15 Times Bad Movies Happened To Great Casts

Actors are always a key selling point for a movie. That's why they get their names above the title and are prominent in the marketing. Audiences love to see a bunch of their favorite stars teaming up on a new project. We've all had the experience of going to see a film strictly because of the cast, even if the subject matter wasn't inherently interesting to us. That's because great casts offer the promise of seeing something truly special.

Sometimes, though, it goes in the opposite direction. Strong casts are undone by a number of other factors, like poor writing, slack direction, or stories that simply don't gel in the manner that they should. Times like these are disappointing because we realize that a lot of likable actors are being wasted on sub-par material. There's an old saying: It takes a lot of talent to make a really bad movie. Below, we look at a number of examples where this was the case. Awesome folks came together to make films that ended up being unworthy of their skills -- and our time.

Here are 15 Times Bad Movies Happened To Great Casts.


15 Aloha

Cameron Crowe is a master writer/director whose films include Say Anything..., Jerry Maguire, and Almost Famous. His name is synonymous with smart mainstream entertainment. His 2015 Aloha came after a four-year hiatus, and everything about it seemed like it would represent Crowe at his finest. Bradley Cooper plays a disgraced military contractor who goes to Hawaii to help a rich industrialist (played by Bill Murray) launch a satellite. There, he's reunited with his old girlfriend (Rachel McAdams). Emma Stone plays the Air Force watchdog assigned to keep tabs on him. The cast also includes John Krasinski, Danny McBride, and Alec Baldwin.

Unfortunately, Aloha couldn't stand up to Crowe's previous work. The studio wasn't entirely sold on the quirky vision he had for the story, which led to behind-the-scenes conflict. The film was deemed by Sony brass to be too long, too different in tone from the script, and too muddled in explaining the subplot about the satellite. Aloha was recut several times over in an effort to find one that worked. They never quite figured that out, and the finished project ended up being critically panned and generally ignored by audiences.

14 Morgan


Morgan was released on Labor Day this year. That weekend is a notorious dumping ground for movies the studios have no confidence in, and frankly, it isn't hard to see why this film was picked for it. The story concerns a risk management analyst (Kate Mara) assigned to decide whether or not to terminate an artificially-created humanoid named Morgan (Anya Taylor-Joy) who just went berserk and stabbed one of her doctors (Jennifer Jason Leigh) in the eye. Paul Giamatti plays a psychologist brought in to help assess Morgan, and Michelle Yeoh plays the doctor Morgan considers her "mother."

You have to wonder about any movie that works so diligently against the strengths of its cast members. Why cast the charismatic Kate Mara when you're going to have her play a character who, by design, is emotionally flat? Why bring the always-engaging Paul Giamatti in for just one scene? Why hire Jennifer Jason Leigh -- an actress who knows how to completely embody a character -- and give her nothing of substance to do? And why, oh why, put legendary martial arts star Michelle Yeoh in a story that doesn't give her a single action scene? These actors deserve so much more than what Morgan gave them.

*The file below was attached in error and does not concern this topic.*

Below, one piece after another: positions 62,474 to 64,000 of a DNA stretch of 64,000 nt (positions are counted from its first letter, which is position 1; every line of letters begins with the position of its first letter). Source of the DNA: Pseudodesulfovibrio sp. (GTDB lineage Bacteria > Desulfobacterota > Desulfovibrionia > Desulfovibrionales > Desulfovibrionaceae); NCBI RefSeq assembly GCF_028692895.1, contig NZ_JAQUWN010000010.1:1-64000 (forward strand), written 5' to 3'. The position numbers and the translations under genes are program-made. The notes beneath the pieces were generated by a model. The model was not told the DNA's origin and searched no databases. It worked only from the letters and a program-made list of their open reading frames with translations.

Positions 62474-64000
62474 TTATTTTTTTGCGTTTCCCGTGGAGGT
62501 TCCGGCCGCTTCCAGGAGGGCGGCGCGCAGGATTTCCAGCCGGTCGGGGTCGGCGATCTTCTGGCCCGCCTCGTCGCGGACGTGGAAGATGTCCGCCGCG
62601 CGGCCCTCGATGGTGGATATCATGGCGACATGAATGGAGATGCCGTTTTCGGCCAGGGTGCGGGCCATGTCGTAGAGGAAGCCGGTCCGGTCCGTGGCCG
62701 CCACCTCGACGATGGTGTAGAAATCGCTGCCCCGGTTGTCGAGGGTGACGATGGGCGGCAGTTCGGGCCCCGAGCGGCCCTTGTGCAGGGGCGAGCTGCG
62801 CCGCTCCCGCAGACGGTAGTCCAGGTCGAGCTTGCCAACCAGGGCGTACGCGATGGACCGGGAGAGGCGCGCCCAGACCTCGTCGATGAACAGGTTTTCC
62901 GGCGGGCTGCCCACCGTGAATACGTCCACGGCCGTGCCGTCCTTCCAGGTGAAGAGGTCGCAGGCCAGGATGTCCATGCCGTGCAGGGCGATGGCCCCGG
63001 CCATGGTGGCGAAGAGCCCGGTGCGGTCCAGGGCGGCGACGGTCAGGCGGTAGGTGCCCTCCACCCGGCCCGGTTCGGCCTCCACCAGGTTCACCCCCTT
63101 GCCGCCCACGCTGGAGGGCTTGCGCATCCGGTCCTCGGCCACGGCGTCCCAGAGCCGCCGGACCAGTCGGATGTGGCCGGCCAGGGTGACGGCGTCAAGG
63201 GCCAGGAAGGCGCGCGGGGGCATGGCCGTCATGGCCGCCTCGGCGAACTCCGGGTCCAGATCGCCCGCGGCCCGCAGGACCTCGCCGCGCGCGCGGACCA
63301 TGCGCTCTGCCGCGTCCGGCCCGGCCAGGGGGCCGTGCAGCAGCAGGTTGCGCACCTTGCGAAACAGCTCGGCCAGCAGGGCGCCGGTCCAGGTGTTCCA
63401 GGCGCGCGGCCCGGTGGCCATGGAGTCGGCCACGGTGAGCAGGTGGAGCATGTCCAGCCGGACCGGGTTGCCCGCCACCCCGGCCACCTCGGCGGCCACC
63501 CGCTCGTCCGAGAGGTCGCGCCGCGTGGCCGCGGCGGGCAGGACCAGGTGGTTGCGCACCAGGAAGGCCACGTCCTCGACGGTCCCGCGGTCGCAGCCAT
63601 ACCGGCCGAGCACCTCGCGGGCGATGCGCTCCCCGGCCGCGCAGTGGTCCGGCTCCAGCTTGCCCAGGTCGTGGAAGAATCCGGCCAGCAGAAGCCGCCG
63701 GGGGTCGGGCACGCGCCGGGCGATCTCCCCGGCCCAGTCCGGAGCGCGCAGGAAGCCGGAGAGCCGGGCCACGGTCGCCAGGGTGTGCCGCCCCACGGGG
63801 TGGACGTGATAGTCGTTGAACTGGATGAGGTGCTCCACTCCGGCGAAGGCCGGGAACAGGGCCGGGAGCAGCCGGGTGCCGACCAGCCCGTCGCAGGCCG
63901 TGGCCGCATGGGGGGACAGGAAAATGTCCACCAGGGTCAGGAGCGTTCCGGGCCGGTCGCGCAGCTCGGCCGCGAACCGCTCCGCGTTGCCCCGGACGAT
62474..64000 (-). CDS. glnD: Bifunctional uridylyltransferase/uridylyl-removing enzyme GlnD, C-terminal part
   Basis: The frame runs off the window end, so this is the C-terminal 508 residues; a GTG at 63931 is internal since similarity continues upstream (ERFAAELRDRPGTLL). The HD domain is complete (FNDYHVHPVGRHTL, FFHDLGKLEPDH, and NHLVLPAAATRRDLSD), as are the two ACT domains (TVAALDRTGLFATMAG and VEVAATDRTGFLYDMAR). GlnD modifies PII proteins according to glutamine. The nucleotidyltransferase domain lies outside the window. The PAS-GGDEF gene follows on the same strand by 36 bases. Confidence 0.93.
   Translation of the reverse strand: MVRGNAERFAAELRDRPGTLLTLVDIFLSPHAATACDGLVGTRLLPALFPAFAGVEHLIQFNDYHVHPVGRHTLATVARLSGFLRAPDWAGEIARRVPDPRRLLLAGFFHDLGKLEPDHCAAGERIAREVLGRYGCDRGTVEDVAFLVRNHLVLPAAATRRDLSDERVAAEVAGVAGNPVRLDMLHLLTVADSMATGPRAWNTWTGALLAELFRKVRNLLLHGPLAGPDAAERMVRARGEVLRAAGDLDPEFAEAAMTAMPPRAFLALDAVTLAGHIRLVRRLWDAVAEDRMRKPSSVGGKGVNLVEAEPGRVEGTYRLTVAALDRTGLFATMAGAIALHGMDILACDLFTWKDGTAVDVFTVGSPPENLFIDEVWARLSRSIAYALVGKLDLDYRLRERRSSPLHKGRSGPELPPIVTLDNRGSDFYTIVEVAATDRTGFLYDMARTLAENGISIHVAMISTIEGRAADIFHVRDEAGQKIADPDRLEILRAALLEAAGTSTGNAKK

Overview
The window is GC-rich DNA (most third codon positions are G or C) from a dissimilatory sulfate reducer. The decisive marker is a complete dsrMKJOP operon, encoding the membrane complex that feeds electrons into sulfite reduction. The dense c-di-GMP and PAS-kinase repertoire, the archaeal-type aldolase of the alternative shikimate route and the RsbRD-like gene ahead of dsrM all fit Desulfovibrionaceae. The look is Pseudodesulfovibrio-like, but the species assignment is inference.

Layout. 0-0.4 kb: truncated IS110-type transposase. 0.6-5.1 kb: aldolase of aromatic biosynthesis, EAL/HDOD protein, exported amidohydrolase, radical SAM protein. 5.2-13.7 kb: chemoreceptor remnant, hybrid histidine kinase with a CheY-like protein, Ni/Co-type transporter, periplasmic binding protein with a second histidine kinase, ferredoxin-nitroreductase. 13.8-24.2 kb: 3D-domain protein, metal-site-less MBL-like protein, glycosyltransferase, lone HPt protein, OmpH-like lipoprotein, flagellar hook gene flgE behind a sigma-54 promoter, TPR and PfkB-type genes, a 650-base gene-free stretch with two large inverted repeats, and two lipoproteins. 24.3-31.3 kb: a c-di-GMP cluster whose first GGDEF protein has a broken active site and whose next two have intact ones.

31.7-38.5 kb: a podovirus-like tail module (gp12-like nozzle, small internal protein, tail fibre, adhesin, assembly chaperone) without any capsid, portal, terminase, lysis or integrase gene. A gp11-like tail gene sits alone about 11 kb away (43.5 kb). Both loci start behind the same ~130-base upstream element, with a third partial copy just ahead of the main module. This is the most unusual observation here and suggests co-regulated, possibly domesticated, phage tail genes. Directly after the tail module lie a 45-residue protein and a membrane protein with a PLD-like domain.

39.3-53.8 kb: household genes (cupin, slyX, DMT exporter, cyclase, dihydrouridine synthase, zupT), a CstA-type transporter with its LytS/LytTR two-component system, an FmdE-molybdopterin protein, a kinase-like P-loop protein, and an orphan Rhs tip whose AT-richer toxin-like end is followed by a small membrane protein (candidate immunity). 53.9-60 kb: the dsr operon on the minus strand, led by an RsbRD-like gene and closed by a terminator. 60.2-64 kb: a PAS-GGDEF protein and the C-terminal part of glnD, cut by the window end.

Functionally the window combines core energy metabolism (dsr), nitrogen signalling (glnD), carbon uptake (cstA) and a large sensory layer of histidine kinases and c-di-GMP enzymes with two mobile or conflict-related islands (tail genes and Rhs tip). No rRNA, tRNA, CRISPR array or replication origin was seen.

13 Rock of Ages

Rock of Ages was a smash on Broadway, but on film, it was a bomb. And a turkey. And possibly a dog. The heavy metal musical featured Tom Cruise as a big-time rock star, Paul Giamatti as his manager, and Malin Akerman as the journalist sent to interview him. It also had Julianne Hough as an aspiring singer, Alec Baldwin and Russell Brand as a nightclub owner and his right-hand man, and Catherine Zeta-Jones as an uptight political wife trying to ban music that she deems offensive.

In theory, it all should have worked. In reality, Rock of Ages suffers from a number of problems, not the least of which is the painful miscasting of Cruise as an Axl Rose-ish musical giant. (Brand would have made a much better choice.) The movie also contains irritating shifts in tone. It can never quite decide whether it wants to be a serious musical, a social parody, or an innocent love story. In the end, most of the actors just flounder about in a picture that looks great and has awesome tunes, but is otherwise a huge mess.

12 Year One

Few things are as depressing as having a bunch of the top names in screen comedy assemble for a movie that turns out to have no laughs, and that's exactly what happened with 2009's Year OneJack Black and Michael Cera play "hunter-gatherers" who are banished from their tribe. They go off on their own, encountering a series of Biblical figures along the way to Sodom. The supporting cast includes stars like Paul Rudd, David Cross, Olivia Wilde, Oliver Platt, Christopher Mintz-Plasse, Hank Azaria, Bill Hader, and Harold Ramis (who also directed). You wouldn't think a film could go wrong with that cast. Somehow, it does.